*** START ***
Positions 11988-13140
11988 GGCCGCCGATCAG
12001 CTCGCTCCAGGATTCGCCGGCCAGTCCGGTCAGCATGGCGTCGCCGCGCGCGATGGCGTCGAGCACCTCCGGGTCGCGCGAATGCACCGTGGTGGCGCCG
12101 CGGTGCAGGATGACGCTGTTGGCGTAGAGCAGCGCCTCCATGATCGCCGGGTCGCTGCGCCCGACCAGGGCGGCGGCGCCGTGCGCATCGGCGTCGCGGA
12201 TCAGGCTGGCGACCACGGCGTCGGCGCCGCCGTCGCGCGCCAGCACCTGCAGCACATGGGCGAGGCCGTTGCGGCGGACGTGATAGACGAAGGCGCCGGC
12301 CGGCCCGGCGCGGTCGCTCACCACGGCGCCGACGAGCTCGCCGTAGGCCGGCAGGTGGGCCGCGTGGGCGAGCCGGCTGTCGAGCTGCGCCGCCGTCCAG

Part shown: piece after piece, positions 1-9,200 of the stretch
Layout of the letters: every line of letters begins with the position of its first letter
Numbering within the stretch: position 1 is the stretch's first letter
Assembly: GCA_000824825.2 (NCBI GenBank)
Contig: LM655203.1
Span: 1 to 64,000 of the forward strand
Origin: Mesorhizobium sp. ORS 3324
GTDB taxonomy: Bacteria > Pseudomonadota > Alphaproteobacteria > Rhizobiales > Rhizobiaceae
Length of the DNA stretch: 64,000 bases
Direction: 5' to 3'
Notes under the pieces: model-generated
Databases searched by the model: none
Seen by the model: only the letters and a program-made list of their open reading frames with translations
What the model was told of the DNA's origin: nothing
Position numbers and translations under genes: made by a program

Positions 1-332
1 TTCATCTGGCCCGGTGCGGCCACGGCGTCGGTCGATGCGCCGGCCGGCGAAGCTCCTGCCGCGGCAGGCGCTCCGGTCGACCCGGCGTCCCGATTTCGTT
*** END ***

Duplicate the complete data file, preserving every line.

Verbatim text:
Positions 11988-13140
11988 GGCCGCCGATCAG
12001 CTCGCTCCAGGATTCGCCGGCCAGTCCGGTCAGCATGGCGTCGCCGCGCGCGATGGCGTCGAGCACCTCCGGGTCGCGCGAATGCACCGTGGTGGCGCCG
12101 CGGTGCAGGATGACGCTGTTGGCGTAGAGCAGCGCCTCCATGATCGCCGGGTCGCTGCGCCCGACCAGGGCGGCGGCGCCGTGCGCATCGGCGTCGCGGA
12201 TCAGGCTGGCGACCACGGCGTCGGCGCCGCCGTCGCGCGCCAGCACCTGCAGCACATGGGCGAGGCCGTTGCGGCGGACGTGATAGACGAAGGCGCCGGC
12301 CGGCCCGGCGCGGTCGCTCACCACGGCGCCGACGAGCTCGCCGTAGGCCGGCAGGTGGGCCGCGTGGGCGAGCCGGCTGTCGAGCTGCGCCGCCGTCCAG

Part shown: piece after piece, positions 1-9,200 of the stretch
Layout of the letters: every line of letters begins with the position of its first letter
Numbering within the stretch: position 1 is the stretch's first letter
Assembly: GCA_000824825.2 (NCBI GenBank)
Contig: LM655203.1
Span: 1 to 64,000 of the forward strand
Origin: Mesorhizobium sp. ORS 3324
GTDB taxonomy: Bacteria > Pseudomonadota > Alphaproteobacteria > Rhizobiales > Rhizobiaceae
Length of the DNA stretch: 64,000 bases
Direction: 5' to 3'
Notes under the pieces: model-generated
Databases searched by the model: none
Seen by the model: only the letters and a program-made list of their open reading frames with translations
What the model was told of the DNA's origin: nothing
Position numbers and translations under genes: made by a program

Positions 1-332
1 TTCATCTGGCCCGGTGCGGCCACGGCGTCGGTCGATGCGCCGGCCGGCGAAGCTCCTGCCGCGGCAGGCGCTCCGGTCGACCCGGCGTCCCGATTTCGTT